The Story of Doctor Dolittle

by Hugh Lofting

Chapter 16: Too-Too, The Listener

Additional Information
  • Year Published: 1920
  • Language: English
  • Country of Origin: England
  • Source: Lofting, H. (1920). The Story of Doctor Dolittle . New York, NY: Frederick A. Stokes
  • Readability:
    • Flesch–Kincaid Level: 4.2
  • Word Count: 1,128
  • Genre: Fantasy
  • Keywords: adventure, helping others
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Having thanked the sharks again for their kindness, the Doctor and his pets set off once more on their journey home in the swift ship with the three red sails.

As they moved out into the open sea, the animals all went downstairs to see what their new boat was like inside; while the Doctor leant on the rail at the back of the ship with a pipe in his mouth, watching the Canary Islands fade away in the blue dusk of the evening.

While he was standing there, wondering how the monkeys were getting on—and what his garden would look like when he got back to Puddleby, Dab–Dab came tumbling up the stairs, all smiles and full of news.

"Doctor!" she cried. "This ship of the pirates is simply beautiful—absolutely. The beds downstairs are made of primrose silk—with hundreds of big pillows and cushions; there are thick, soft carpets on the floors; the dishes are made of silver; and there are all sorts of good things to eat and drink—special things; the larder—well, it's just like a shop, that's all. You never saw anything like it in your life— Just think—they kept five different kinds of sardines, those men! Come and look.... Oh, and we found a little room down there with the door locked; and we are all crazy to get in and see what's inside. Jip says it must be where the pirates kept their treasure. But we can't open the door. Come down and see if you can let us in."

So the Doctor went downstairs and he saw that it was indeed a beautiful ship. He found the animals gathered round a little door, all talking at once, trying to guess what was inside. The Doctor turned the handle but it wouldn't open. Then they all started to hunt for the key. They looked under the mat; they looked under all the carpets; they looked in all the cupboards and drawers and lockers—in the big chests in the ship's dining–room; they looked everywhere.

While they were doing this they discovered a lot of new and wonderful things that the pirates must have stolen from other ships: Kashmir shawls as thin as a cobweb, embroidered with flowers of gold; jars of fine tobacco from Jamaica; carved ivory boxes full of Russian tea; an old violin with a string broken and a picture on the back; a set of big chess–men, carved out of coral and amber; a walking–stick which had a sword inside it when you pulled the handle; six wine–glasses with turquoise and silver round the rims; and a lovely great sugar–bowl, made of mother o' pearl. But nowhere in the whole boat could they find a key to fit that lock.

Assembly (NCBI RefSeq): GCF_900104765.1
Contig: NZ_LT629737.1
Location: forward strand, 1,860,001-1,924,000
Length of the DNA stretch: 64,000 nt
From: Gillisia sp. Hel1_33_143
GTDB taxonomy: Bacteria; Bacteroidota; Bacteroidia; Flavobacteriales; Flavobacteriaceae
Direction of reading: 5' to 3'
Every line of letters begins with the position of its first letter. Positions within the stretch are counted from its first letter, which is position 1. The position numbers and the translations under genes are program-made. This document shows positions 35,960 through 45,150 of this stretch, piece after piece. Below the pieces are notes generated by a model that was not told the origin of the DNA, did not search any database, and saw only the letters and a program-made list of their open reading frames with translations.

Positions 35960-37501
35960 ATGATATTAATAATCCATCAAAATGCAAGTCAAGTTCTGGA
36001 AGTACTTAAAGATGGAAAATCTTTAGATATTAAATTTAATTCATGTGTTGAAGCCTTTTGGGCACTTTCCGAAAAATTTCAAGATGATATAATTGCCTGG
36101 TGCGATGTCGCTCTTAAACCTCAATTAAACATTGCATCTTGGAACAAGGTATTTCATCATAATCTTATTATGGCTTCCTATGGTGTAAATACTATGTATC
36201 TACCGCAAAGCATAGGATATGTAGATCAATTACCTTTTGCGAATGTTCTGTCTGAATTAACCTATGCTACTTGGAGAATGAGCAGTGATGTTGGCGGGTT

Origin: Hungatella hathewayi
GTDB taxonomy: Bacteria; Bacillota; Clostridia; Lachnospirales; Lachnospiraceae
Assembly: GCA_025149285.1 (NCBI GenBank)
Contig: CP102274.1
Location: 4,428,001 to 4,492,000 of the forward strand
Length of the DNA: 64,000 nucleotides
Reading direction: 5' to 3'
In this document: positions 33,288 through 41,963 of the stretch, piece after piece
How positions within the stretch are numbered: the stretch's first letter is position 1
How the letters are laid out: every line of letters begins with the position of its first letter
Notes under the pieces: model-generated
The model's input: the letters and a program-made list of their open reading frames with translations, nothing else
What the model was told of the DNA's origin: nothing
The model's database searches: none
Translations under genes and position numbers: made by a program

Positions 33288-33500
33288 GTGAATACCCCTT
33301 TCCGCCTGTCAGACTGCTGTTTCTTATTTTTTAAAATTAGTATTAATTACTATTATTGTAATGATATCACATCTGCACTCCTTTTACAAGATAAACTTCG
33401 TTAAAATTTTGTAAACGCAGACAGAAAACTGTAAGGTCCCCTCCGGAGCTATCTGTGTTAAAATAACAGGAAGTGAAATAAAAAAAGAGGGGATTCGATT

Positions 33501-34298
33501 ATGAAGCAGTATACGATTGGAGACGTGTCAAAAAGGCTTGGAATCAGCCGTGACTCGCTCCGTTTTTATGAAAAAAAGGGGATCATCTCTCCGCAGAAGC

So they all came back to the door, and Jip peered through the key–hole. But something had been stood against the wall on the inside and he could see nothing.

While they were standing around, wondering what they should do, the owl, Too–Too, suddenly said,

"Sh!—Listen!—I do believe there's some one in there!"

They all kept still a moment. Then the Doctor said,

"You must be mistaken, Too–Too. I don't hear anything."

"I'm sure of it," said the owl. "Sh!—There it is again—Don't you hear that?"

"No, I do not," said the Doctor. "What kind of a sound is it?"

"I hear the noise of some one putting his hand in his pocket," said the owl.

"But that makes hardly any sound at all," said the Doctor. "You couldn't hear that out here."

"Pardon me, but I can," said Too–Too. "I tell you there is some one on the other side of that door putting his hand in his pocket. Almost everything makes SOME noise—if your ears are only sharp enough to catch it. Bats can hear a mole walking in his tunnel under the earth—and they think they're good hearers. But we owls can tell you, using only one ear, the color of a kitten from the way it winks in the dark."

"Well, well!" said the Doctor. "You surprise me. That's very interesting.... Listen again and tell me what he's doing now."

"I'm not sure yet," said Too–Too, "if it's a man at all. Maybe it's a woman. Lift me up and let me listen at the key–hole and I'll soon tell you."

So the Doctor lifted the owl up and held him close to the lock of the door.

After a moment Too–Too said,

"Now he's rubbing his face with his left hand. It is a small hand and a small face. It MIGHT be a woman—No. Now he pushes his hair back off his forehead—It's a man all right."

"Women sometimes do that," said the Doctor.

"True," said the owl. "But when they do, their long hair makes quite a different sound.... Sh! Make that fidgety pig keep still. Now all hold your breath a moment so I can listen well. This is very difficult, what I'm doing now—and the pesky door is so thick! Sh! Everybody quite still—shut your eyes and don't breathe."

Too–Too leaned down and listened again very hard and long.

At last he looked up into the Doctor's face and said,

"The man in there is unhappy. He weeps. He has taken care not to blubber or sniffle, lest we should find out that he is crying. But I heard—quite distinctly—the sound of a tear falling on his sleeve."

"How do you know it wasn't a drop of water falling off the ceiling on him?" asked Gub–Gub. "Pshaw!—Such ignorance!" sniffed Too–Too. "A drop of water falling off the ceiling would have made ten times as much noise!"

"Well," said the Doctor, "if the poor fellow's unhappy, we've got to get in and see what's the matter with him. Find me an axe, and I'll chop the door down."